Don’t Worry Robb

Robb notes that he was filmed on TV committing a felony, based on a section of Florida law that would seem to prohibit firing in a shooting range. By my reading of the statute, because discharging a firearm at a shooting range is not “wanton or malicious,” this crime can’t be applied to such an act.

7 thoughts on “Don’t Worry Robb”

  1. Oh, and there’s no jury that would convict me either. But there could easily be someone I rub the wrong way in my political activism who’d gladly waste MY time and money trying it.

    And when they didn’t get me there, I’m sure I’ve committed my daily quota of felonies that they could charge me for as well.

  2. Yes, but shooting at a range is neither wanton nor malicious. Wanton probably isn’t the best word to use there, but in this context, shooting at a range wouldn’t fall under the definition.

  3. It gets to the legal definition of “Wantonly”. At the heart of that, in this context, is “willful misconduct”. It is illegal to shoot indoors and he did so intentionally. That he was not doing so recklessly or with ill intent is an affirmative defense.

    The point of the post is that people will look for loopholes in law to justify doing some very questionable things. But loopholes can also put you in a world of hurt.

    Remember the guy arrested and convicted of supplying another person with a machine gun because his AR-15 malfunctioned on soft-primer ammo?

    That’s another example of a poorly written law and in that case there was a prosecution despite the clear intent that it was only to apply to actual full auto firearms.

  4. As Robb points out, regardless of whether or not it meets the legal definition of “wanton”, he would still have to defend himself in court, with all the attendant costs in time and money that are involved in doing so.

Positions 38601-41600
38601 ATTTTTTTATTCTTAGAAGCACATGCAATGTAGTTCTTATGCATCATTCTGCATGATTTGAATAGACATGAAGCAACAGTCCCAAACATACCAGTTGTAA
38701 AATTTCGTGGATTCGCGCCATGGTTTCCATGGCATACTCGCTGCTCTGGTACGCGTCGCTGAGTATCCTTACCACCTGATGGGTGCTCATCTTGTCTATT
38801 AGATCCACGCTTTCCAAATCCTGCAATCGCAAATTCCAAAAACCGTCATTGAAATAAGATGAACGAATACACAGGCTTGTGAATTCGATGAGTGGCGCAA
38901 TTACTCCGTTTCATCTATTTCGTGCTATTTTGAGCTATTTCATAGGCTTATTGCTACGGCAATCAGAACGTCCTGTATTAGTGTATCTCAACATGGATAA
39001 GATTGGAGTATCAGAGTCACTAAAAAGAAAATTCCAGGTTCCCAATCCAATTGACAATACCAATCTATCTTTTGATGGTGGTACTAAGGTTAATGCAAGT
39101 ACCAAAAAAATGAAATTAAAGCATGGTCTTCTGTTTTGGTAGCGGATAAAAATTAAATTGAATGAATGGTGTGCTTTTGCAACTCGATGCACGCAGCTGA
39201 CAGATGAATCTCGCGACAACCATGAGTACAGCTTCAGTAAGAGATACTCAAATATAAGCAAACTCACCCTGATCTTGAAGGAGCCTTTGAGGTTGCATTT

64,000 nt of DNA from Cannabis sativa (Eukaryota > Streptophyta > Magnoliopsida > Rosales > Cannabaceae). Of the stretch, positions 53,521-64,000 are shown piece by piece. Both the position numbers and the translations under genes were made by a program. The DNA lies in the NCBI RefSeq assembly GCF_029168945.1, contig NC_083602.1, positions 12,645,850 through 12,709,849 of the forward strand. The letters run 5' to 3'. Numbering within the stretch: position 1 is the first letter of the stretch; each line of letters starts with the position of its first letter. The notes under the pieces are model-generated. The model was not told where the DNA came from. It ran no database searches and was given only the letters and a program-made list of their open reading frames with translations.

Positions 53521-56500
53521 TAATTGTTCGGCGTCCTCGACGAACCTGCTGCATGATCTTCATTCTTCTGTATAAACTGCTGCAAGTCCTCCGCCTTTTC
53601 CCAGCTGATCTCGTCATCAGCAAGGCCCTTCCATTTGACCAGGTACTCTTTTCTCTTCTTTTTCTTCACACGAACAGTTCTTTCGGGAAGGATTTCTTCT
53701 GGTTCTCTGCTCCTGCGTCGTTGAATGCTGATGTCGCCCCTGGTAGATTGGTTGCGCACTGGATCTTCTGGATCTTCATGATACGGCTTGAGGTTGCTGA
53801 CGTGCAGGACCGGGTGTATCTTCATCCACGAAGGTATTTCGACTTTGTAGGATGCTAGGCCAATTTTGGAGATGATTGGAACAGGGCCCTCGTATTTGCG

Additionally, even without a conviction, just the arrest can be damaging. The charge would appear on his record anytime a prospective employer looked at it, unless he was able to get it expunged (which also costs money and time). Even with an expungement, if it ever made the news it will probably show up in any decent background check.

    With the economy and unemployment the way they are right now, I would bet most employers don’t bother looking past the existence of the charge to see what the verdict was – they’ll just toss it in the circular file and go to the next guy who’s never been charged with anything more than speeding.

  5. A malicious prosecutor can use any number of laws to go after someone in that manner. Note that the statute in question does not make discharging a firearm indoors unlawful. It only makes discharging a firearm indoors that is wanton or malicious unlawful. That’s different than an affirmative defense.

    An affirmative defense staute would read something like “It shall be unlawful to discharge a firearm in any building, except for such discharge which is neither wanton or malicious.” The burden would be on you to show that your discharge was neither wanton, nor malicious. The way the statute is written, the state’s burden is to prove beyond a reasonable doubt that your discharge was wanton or malicious.

    Of course, a malicious prosecutor could go after you. A malicious prosecutor could also go after you for a DUI because a police officer said you swerved, without any other evidence. But the statute is written in a manner to pretty clearly not cover discharge of a firearm at a range. Obtaining a conviction would be hard. The judge is going to instruct the jury on the definition of malicious and wanton, which in both cases requires some evil intent. If they can’t prove beyond a reasonable doubt that was your intent, the jury has to find not guilty.

  6. One commenter at
    noted that there should be no concern, as a court ruling had already altered the reading, for court cases, to include intent to cause harm.

    Of course, I was feeling snarky enough to point out that a prosecution had already been tried or there would be no such rulling.

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